“The Wedding Coach,” a six-episode Netflix romantic reality series, began streaming on April 7. The advance publicity says, “Former bride and forever comedian JAIME LEE shares her irreverent yet practical tips and tricks for wedding planning with struggling lovebirds.”
Lee, 38, has climbed the comedy ladder. She was a writer’s assistant (2010) to JERRY SEINFELD as he co-hosted the reality series “Marriage Ref.” In 2011, she finished second on the “Last Comic Standing” TV show. After that, she did stand-up sets on just about every major talk show. She’s perhaps best known for being a core cast member on the popular MTV series “Girl Code” (2013-15).
Lee’s book, “Weddiculous: The Unfiltered Guide to Being a Bride” (2016), chronicled her wedding to comedian DAN BLACK, 38ish. In 2016, Lee told the Jewish Journal that her mother is Jewish, but she never practiced any religion. Dan, she said, wanted to incorporate Jewish traditions into their wedding and his wishes prevailed: they signed a ketubah, were married by a rabbi and danced the hora.
Two Jewish-themed movies opened in the last few weeks. “Donny’s Bar Mitzvah,” a raunchy flick, set in the ’90s, got terrible reviews and isn’t worth your time.
The opposite is true of “Shiva Baby”, a comedy/drama which opened on April 2 in some theaters and is now streaming on Amazon ($5 to rent). Most of the film takes place at a family shiva gathering. Almost all critics have lauded the cast and praised first time director/writer EMMA SELIGMAN, 26.
The title is a play on words. The lead character, Danielle (Rachel Sennott), is a bi-sexual college senior with an older, Jewish, “sugar daddy” who pays for her expenses and, in return, gets sexual favors. Danielle doesn’t really need his money, but she likes the power arrangement.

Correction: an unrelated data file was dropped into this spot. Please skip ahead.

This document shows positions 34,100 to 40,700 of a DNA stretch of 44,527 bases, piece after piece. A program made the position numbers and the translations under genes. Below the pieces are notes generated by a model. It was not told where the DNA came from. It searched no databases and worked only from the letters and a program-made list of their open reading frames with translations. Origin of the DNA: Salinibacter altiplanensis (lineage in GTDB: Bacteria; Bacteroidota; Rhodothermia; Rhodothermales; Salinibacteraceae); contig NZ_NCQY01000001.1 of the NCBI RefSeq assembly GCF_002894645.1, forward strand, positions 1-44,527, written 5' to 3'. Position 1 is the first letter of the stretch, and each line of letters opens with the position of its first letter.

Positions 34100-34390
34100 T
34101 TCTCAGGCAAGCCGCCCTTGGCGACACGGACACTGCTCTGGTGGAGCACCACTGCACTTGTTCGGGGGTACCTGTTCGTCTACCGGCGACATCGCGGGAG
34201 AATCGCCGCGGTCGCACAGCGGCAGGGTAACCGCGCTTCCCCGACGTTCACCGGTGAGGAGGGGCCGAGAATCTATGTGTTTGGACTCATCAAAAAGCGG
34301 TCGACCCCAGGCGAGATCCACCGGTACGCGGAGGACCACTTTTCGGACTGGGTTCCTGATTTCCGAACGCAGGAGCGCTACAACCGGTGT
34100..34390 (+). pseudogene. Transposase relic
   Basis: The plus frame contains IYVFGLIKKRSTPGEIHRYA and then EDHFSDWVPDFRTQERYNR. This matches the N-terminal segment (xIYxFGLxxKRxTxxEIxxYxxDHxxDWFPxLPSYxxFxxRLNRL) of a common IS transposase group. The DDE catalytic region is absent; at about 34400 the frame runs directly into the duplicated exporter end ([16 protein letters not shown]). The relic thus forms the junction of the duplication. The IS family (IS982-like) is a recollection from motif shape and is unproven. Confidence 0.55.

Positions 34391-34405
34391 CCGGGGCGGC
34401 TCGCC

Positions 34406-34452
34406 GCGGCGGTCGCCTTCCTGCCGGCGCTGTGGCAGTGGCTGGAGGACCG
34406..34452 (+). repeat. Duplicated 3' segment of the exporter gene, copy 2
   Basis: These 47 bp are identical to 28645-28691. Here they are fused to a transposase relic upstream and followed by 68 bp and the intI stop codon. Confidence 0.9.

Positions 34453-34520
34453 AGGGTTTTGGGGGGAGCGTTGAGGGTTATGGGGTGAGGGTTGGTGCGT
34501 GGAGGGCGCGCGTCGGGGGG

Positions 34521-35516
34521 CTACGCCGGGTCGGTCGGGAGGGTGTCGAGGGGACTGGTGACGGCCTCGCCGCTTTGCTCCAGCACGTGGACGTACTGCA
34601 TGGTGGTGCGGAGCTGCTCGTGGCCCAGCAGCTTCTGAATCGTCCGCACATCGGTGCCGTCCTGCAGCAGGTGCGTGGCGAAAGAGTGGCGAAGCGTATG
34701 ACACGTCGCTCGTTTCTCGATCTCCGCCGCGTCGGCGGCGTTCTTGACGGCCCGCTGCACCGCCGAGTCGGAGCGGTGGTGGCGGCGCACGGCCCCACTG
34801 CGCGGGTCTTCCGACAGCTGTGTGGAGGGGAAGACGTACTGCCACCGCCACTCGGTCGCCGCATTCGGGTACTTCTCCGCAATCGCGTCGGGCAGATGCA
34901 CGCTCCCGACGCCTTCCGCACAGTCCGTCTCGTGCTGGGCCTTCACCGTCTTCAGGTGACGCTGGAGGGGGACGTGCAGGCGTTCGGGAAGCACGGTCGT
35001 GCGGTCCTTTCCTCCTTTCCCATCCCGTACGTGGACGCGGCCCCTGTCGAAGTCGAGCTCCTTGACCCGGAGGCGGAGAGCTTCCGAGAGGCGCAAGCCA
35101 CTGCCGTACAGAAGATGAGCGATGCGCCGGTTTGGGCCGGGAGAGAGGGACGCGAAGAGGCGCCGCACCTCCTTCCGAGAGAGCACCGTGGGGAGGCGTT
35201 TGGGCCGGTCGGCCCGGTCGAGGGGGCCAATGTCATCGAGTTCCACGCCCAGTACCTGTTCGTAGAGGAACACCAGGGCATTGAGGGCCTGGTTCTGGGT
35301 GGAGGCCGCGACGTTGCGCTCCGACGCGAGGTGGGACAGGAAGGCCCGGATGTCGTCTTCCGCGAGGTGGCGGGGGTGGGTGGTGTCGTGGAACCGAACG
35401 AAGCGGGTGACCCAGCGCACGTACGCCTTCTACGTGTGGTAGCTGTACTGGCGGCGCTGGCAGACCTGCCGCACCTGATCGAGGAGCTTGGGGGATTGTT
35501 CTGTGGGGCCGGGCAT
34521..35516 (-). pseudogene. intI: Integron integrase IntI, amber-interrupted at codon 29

Imagine Danielle’s shock when the Sugar Daddy unexpectedly shows up at a shiva gathering at her aunt’s house with his “perfect” (non-Jewish) wife. Things get even more complicated when Maya (MOLLY GORDON, 25), Danielle’s girlfriend in high school, also shows up at the shiva.
The supporting cast includes FRED MELAMED, 64, as Danielle’s father and, ironically, the Jewish DIANNA AGRON, 34, as the perfect, blonde, non-Jewish wife.
The PBS documentary series “Hemingway” (about Ernest, of course) premiered on April 5. It is a six-hour, three-episode series that was shown over three nights this week. It was co-directed by Ken Burns (whose wife is Jewish) and LYNN NOVICK, 58. If you missed the first airing, it can be streamed on the PBS website and it’s easy to catch a TV broadcast re-run this week.
Before the series began, I thought about writing about “Hemingway and the Jews.” No literary scholar disputes that he was, to some degree, anti-Semitic. But I was quite sure that the “Hemingway” filmmakers would address that issue. You don’t win as many Emmys as Burns and Novick have won by ignoring the flaws of their biographical subjects.
Oddly, however, I got back to Hemingway while checking out the background of DAVID CARO LEVY, a “hot” Latin American Jewish actor I’ll say more about in my next column. Levy’s father was probably a “real” bullfighter and I flashed on SIDNEY FRANKLIN (1903-1976), a Jew that Hemingway greatly admired.
Franklin was born in Brooklyn, N.Y. to Orthodox parents. Estranged from his police officer father, he went to Mexico as a teen and, almost on a dare, studied bullfighting. He became an amazingly successful bullfighter in Mexico and Spain. In “Death in the Afternoon” (1932), Hemingway writes, “[Franklin] is a better, more scientific, more intelligent, and more finished matador than all but about six of the full matadors in Spain today and the bullfighters know it and have the utmost respect for him.”
Franklin was funny and fluent in Yiddish as well as several Spanish dialects. He was friends with Hemingway and James Dean. He was also gay, a fact he barely concealed during his lifetime (see the 2019 New York Times article, “The Gay Jewish Matador from Brooklyn”).
One more thing: “Hemingway” did much more than mention the great reporter MARTHA GELLHORN (1908-1998), the writer’s third wife. However, it barely mentioned her St. Louis roots. She was born and raised in St. Louis and was a graduate (1926) of the John Burroughs School. Her father was a Jewish physician. Her mother, who had a Jewish father, was raised Protestant.
Gellhorn had no attachment to any religion or “anything Jewish” until she was among the first reporters to enter Dachau in 1945. After that, she had much more “Jewish identity” and was generally very sympathetic to Israel, which she frequently visited.